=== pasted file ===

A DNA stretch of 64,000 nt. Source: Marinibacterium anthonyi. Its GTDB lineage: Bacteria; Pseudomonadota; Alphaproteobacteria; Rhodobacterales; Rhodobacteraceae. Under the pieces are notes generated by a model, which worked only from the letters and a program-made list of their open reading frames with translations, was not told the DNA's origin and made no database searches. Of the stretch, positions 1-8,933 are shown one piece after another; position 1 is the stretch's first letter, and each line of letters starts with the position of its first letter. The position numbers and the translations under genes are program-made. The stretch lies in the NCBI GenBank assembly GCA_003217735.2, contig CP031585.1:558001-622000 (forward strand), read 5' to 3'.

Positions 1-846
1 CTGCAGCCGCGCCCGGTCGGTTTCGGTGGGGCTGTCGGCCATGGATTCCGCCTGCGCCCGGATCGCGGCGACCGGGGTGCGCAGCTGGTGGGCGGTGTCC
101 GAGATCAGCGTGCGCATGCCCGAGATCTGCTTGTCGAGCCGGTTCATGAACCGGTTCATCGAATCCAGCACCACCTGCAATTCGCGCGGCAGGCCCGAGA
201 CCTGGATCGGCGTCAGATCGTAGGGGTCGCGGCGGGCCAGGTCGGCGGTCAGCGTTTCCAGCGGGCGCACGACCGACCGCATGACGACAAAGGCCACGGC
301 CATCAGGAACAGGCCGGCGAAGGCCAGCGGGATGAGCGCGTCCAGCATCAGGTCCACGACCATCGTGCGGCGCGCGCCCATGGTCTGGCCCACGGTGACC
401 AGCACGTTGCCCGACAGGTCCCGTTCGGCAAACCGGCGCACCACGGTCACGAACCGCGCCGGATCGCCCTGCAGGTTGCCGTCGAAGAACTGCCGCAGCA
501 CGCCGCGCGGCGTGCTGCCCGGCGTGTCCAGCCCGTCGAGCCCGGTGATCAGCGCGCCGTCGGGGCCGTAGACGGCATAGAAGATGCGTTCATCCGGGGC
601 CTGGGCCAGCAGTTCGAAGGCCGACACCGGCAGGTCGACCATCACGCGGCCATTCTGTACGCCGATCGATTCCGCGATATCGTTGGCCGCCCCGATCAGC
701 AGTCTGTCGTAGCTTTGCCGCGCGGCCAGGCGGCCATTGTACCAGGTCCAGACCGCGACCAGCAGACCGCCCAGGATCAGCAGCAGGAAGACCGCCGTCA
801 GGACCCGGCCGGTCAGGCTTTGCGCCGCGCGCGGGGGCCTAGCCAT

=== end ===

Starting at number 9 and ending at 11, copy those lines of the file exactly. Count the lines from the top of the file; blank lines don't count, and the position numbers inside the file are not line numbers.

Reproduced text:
601 CTGGGCCAGCAGTTCGAAGGCCGACACCGGCAGGTCGACCATCACGCGGCCATTCTGTACGCCGATCGATTCCGCGATATCGTTGGCCGCCCCGATCAGC
701 AGTCTGTCGTAGCTTTGCCGCGCGGCCAGGCGGCCATTGTACCAGGTCCAGACCGCGACCAGCAGACCGCCCAGGATCAGCAGCAGGAAGACCGCCGTCA
801 GGACCCGGCCGGTCAGGCTTTGCGCCGCGCGCGGGGGCCTAGCCAT